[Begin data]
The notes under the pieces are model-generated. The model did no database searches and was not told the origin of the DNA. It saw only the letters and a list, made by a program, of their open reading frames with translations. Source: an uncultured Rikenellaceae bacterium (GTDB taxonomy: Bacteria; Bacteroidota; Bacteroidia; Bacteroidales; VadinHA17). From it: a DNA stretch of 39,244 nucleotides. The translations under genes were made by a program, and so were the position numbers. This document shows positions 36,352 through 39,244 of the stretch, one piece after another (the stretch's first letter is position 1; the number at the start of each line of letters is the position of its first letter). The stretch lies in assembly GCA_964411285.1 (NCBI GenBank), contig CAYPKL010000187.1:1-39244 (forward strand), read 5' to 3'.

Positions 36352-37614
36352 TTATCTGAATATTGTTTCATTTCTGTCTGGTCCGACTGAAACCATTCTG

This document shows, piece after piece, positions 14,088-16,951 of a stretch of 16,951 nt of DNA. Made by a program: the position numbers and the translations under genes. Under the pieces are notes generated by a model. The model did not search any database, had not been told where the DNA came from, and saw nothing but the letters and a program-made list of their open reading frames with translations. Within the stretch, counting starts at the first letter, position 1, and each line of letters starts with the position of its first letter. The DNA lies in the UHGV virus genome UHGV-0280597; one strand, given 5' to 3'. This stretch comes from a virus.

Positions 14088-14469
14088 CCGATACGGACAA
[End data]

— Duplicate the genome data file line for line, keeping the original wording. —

The notes under the pieces are model-generated. The model did no database searches and was not told the origin of the DNA. It saw only the letters and a list, made by a program, of their open reading frames with translations. Source: an uncultured Rikenellaceae bacterium (GTDB taxonomy: Bacteria; Bacteroidota; Bacteroidia; Bacteroidales; VadinHA17). From it: a DNA stretch of 39,244 nucleotides. The translations under genes were made by a program, and so were the position numbers. This document shows positions 36,352 through 39,244 of the stretch, one piece after another (the stretch's first letter is position 1; the number at the start of each line of letters is the position of its first letter). The stretch lies in assembly GCA_964411285.1 (NCBI GenBank), contig CAYPKL010000187.1:1-39244 (forward strand), read 5' to 3'.

Positions 36352-37614
36352 TTATCTGAATATTGTTTCATTTCTGTCTGGTCCGACTGAAACCATTCTG

This document shows, piece after piece, positions 14,088-16,951 of a stretch of 16,951 nt of DNA. Made by a program: the position numbers and the translations under genes. Under the pieces are notes generated by a model. The model did not search any database, had not been told where the DNA came from, and saw nothing but the letters and a program-made list of their open reading frames with translations. Within the stretch, counting starts at the first letter, position 1, and each line of letters starts with the position of its first letter. The DNA lies in the UHGV virus genome UHGV-0280597; one strand, given 5' to 3'. This stretch comes from a virus.

Positions 14088-14469
14088 CCGATACGGACAA